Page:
In addition to keeping us informed, the news media can often inspire quick, sometimes targeted, behavior shifts, especially in times of crisis. But in today’s prolonged timeline of crisis, there are other factors driving consumer behavior transformation.
Two important narratives have been necessarily conflated as the novel coronavirus (COVID-19) has made its way around the world this year: the devastating impact of the deadly disease on the lives of millions and their loved ones and the almost immediate effect on the global economy.
The impact of COVID-19 on the U.S. pet retail industry has been substantial, with sales numbers fluctuating at historic proportions. Year-over-year in-store and e-commerce sales up by double-digits, but sales trends have fluctuated following pantry stockpiling in March.
As businesses across the U.S. begin to re-open, companies need to understand evolving consumer sentiment before assuming that open-for-business means business as usual.
Faced with uncertainty about the future, many companies are responding by trying to freeze all activity, from hiring to marketing. But stopping and cutting all activity can only persist for so long without dramatic downstream effects. Adaptation will be the key to survival.
With most of the world now on lockdown in an attempt to mitigate further spread of the novel coronavirus (COVID-19), it’s not surprising to see heightened e-commerce adoption across the U.S. What is somewhat surprising, however, is that in some categories and locations, online sales have been...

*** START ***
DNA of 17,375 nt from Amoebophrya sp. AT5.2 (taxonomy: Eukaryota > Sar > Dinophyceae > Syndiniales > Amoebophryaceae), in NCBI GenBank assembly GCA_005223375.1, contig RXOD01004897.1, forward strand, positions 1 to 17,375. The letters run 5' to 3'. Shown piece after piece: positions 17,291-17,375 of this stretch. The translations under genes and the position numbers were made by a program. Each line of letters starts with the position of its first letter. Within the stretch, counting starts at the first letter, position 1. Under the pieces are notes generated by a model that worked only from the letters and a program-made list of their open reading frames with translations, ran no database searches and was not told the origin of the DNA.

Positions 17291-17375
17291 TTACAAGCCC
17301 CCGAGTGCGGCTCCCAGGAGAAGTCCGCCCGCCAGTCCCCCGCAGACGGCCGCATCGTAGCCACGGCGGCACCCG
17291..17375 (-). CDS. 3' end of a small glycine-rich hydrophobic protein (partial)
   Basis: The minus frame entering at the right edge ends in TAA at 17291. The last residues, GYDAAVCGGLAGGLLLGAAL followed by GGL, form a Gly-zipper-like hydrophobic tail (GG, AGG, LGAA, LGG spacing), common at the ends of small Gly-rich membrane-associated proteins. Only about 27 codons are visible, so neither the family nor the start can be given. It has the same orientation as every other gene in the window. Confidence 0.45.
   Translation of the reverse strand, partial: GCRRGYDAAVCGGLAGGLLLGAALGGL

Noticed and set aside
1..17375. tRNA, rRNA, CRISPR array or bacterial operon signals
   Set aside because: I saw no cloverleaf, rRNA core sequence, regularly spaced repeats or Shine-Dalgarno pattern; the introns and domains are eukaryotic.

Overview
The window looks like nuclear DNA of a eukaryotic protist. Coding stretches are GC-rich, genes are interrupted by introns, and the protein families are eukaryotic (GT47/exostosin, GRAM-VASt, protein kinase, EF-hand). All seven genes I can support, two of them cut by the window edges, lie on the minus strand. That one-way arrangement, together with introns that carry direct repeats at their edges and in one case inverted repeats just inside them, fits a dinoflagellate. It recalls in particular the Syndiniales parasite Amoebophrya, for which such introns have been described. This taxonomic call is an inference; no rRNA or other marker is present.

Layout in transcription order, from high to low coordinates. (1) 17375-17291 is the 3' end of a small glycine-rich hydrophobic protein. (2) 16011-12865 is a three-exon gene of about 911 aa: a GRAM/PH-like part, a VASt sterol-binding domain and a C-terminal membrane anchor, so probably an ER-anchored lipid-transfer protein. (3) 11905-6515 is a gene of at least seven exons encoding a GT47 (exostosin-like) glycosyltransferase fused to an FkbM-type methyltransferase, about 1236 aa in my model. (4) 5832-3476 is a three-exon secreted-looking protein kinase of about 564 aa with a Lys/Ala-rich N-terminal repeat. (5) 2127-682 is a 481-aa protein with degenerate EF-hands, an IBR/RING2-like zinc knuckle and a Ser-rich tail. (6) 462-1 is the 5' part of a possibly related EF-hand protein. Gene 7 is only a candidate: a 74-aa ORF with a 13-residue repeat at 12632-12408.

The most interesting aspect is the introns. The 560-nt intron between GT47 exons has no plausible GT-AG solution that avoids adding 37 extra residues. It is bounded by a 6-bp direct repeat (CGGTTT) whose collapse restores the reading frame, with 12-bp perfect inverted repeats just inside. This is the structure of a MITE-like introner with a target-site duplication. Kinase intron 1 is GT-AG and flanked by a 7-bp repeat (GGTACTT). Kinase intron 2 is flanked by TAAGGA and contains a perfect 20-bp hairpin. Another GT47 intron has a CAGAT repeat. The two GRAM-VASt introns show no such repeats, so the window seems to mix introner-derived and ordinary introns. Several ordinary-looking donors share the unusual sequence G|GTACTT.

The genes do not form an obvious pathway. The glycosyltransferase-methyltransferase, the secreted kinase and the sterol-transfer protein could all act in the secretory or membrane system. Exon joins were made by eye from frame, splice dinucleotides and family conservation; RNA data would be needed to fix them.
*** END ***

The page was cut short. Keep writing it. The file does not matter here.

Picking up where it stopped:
For the two weeks ended March 21, 2002, total U.S. CPG sales (in-store and online) increased $8.5 billion from the two weeks prior. For context, that’s 15x the average rate of change for a typical two-week period.
Brick-and-mortar retail may be readying for a resurgence. And somewhat ironically, a handful of digital brands are leading the charge.
Challenges arising from the spread of the new coronavirus (COVID-19) are likely to accelerate the use of existing and new technologies and tools as consumers go into lockdowns, millions are forced to work from home and digital connectivity takes even more of a hold on everyday habits.
There’s no shortage of omnichannel chatter across the retail landscape, and that chatter has been building for quite some time. But now that 44% of American households are actively buying food both on- and offline, the industry needs to focus more on the consumer and less on the physical channel.